It may sound strange but my brakes have needed doing for a while and I have forgotten how firm the levers should be, maybe I'm expecting too much.

    When you say reset the pads, what do you mean? I have reset the pistons.
  • cooldadcooldad Posts: 32,599
    This
    supersonic wrote:
    Pump the brake levers repeatedly to reset the pads. If that fails, rebleed.
    I don't do smileys.

    There is no secret ingredient - Kung Fu Panda

    London Calling on Facebook

    Parktools
  • Francd1Francd1 Posts: 10
    Ah, sorry. I'll give it another go. I presume I pump the brake with the wheel back in place.

    Thanks for the help guys, normally I'd just take the bike to the shop but I feel I really should be able to do this stuff myself and now I've invested in the tools and work stand I'm bloody determined to :)
  • bonezybonezy Posts: 129
    Make sure the caliper is aligned dead square with the disc and that the pads are equal distance from the disc. If not, one pad will hit the disc just before the other. This results in the disc being bent slightly by the one pad, and that can give a mushy feel to the lever.
  • mmacavitymmacavity Posts: 781
    http://bike.shimano.com/publish/content ... _tips.html

    http://www.youtube.com/watch?v=L0oUejw5Edc

    francd1
    was there anything wrong with your brakes before you fixed them?
  • YeehaaMcgeeYeehaaMcgee Posts: 5,740
    You did use the syringe first to make sure the lever was full?

    The block is wider than pads and disc so it will take a while for the pads to settle out.
    I think these are the SLX brakes derived from the XTR (something-or-other) and the XT M785s, right?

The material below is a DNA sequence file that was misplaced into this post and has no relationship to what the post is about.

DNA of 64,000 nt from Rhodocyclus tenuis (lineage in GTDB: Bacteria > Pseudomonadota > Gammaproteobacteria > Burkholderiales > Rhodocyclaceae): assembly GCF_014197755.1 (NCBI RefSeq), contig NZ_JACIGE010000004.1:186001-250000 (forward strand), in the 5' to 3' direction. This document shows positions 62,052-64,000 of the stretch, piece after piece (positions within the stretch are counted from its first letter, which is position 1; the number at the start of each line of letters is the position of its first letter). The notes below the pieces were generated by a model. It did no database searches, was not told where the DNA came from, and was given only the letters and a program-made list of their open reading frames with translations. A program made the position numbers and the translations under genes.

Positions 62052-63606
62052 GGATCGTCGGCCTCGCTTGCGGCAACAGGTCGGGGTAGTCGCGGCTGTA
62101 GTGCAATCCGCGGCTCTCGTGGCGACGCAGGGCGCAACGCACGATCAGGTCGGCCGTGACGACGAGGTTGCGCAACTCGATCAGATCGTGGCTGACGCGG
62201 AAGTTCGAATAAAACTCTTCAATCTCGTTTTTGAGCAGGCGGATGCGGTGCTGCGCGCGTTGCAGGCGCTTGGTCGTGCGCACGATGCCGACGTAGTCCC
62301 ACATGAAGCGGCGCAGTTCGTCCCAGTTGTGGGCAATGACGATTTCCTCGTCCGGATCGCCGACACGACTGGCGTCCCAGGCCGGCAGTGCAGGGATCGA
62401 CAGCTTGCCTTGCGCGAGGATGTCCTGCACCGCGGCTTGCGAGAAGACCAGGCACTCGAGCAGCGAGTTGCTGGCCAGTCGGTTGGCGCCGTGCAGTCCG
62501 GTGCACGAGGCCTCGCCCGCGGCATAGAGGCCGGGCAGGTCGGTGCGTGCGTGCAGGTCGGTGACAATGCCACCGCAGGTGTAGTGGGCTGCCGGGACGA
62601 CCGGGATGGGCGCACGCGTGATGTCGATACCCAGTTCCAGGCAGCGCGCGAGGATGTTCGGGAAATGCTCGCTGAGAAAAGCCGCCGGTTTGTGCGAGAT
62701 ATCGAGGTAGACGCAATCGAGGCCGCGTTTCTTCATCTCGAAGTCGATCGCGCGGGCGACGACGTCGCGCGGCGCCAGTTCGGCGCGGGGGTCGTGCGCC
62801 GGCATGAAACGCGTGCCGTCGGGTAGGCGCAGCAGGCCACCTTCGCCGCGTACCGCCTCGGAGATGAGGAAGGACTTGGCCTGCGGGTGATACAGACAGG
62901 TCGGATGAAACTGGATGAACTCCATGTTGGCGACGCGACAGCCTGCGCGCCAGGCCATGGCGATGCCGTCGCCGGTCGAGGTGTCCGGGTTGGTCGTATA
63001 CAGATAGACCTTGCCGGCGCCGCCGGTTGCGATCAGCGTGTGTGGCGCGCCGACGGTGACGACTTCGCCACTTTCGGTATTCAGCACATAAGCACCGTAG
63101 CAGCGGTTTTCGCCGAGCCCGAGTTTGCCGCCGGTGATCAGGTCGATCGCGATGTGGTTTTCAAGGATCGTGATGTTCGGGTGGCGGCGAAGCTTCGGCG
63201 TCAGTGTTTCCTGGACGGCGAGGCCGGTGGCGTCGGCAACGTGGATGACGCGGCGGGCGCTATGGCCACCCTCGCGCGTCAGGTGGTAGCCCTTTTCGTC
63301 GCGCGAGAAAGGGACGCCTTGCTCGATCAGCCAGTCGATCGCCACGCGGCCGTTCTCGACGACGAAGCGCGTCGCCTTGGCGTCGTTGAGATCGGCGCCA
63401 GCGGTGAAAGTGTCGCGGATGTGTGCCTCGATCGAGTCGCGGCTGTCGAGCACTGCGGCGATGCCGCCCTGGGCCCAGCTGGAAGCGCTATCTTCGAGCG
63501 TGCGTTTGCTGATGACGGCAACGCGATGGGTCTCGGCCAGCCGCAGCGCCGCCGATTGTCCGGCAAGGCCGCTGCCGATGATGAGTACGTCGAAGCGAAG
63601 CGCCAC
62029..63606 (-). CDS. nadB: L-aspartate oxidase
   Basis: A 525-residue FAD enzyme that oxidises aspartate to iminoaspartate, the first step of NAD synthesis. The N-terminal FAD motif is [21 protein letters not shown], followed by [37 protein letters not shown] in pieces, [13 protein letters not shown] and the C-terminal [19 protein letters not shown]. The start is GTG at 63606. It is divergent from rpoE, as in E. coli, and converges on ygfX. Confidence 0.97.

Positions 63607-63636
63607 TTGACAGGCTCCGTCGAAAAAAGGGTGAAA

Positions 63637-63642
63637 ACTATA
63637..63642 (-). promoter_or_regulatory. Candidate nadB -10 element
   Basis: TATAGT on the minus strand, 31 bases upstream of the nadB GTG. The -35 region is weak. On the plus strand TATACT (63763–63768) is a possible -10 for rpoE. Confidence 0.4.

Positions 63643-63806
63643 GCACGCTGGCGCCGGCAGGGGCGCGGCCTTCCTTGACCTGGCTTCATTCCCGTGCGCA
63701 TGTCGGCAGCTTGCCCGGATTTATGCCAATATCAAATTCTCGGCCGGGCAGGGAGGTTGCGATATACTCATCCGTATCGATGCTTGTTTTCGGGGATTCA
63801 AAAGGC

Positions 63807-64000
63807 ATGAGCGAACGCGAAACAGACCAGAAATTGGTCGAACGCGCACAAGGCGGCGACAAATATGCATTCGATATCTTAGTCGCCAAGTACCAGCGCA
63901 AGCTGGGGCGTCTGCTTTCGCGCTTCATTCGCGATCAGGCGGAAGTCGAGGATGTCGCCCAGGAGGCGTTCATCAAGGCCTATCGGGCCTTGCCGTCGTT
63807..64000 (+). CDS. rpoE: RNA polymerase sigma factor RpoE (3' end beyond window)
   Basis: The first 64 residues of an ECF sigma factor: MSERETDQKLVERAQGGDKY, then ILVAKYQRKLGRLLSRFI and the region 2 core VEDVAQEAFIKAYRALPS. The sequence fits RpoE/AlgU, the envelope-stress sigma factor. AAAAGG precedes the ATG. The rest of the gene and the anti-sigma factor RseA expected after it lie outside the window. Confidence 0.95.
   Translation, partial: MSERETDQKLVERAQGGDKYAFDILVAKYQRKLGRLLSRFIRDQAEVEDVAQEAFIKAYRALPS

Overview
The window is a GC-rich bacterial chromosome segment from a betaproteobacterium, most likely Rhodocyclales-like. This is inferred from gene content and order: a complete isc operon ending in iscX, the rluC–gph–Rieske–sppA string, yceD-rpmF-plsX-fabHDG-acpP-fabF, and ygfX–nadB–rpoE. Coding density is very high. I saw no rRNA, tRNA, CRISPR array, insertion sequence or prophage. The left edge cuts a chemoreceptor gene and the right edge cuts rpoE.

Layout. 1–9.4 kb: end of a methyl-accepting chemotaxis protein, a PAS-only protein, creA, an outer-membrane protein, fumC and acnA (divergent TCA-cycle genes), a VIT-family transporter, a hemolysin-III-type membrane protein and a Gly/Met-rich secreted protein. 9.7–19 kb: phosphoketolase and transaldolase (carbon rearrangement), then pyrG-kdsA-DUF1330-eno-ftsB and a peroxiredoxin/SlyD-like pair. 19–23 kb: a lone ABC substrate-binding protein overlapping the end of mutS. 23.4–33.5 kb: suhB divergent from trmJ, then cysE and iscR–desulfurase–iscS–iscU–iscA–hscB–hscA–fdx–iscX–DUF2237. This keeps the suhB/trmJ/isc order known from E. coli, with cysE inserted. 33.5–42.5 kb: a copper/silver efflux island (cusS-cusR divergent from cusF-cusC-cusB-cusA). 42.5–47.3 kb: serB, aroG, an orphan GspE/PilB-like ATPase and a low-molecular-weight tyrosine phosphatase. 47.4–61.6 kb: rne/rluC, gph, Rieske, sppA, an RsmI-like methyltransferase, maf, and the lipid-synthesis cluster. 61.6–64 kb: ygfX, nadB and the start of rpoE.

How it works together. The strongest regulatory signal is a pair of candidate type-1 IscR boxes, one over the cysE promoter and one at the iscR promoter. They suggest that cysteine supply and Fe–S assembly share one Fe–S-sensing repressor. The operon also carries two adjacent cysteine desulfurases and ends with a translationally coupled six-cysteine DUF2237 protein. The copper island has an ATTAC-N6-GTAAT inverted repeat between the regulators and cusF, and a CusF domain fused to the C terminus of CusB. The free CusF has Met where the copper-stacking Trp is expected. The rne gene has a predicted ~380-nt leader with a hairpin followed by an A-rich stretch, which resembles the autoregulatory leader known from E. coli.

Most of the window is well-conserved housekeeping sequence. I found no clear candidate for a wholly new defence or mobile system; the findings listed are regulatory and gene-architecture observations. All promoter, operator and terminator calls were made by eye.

In which case, there's no syringe used.
    There's a "hopper" kind of thing which keeps the lever (master cylinder) full during the bleed process.
  • Francd1Francd1 Posts: 10
    You're right yeehahMcgee, the levers just have a reservoir that you remove the lid of and pour the oil into.

    Mmacavity, the brakes where spongy, more so than they are now. The front brake had air in it when first bled but fluid was clear, the rear brake had bits in the oil and air.

    I dropped it into a local shop today for their advice, he said the levers weren't too bad but I could probably get them a bit firmer. I hadn't quite aligned the front caliper correctly but that actually didn't seem to make too much of a difference.

    He suggested a couple of options, rebleed again or store the bike vertically overnight with some rubber bands around the levers pulling them but not too tightly. He said it could force any remaining air into the levers but it wasn't the most ideal way of sorting the problem.

    Thanks for the links Mmacavity, I'll see if there's anything in them that might help.

    The problem is exacerbated slightly as I've changed the pads so they need to be broken in so at the moment I have next to no stopping power, hopefully they'll bed in fairly quickly.
  • supersonicsupersonic Posts: 82,708 Lives Here
    Yep, they need to bed in. Just riding it carefully, while continually pumping the levers should do it.
  • YeehaaMcgeeYeehaaMcgee Posts: 5,740
    Francd1 wrote: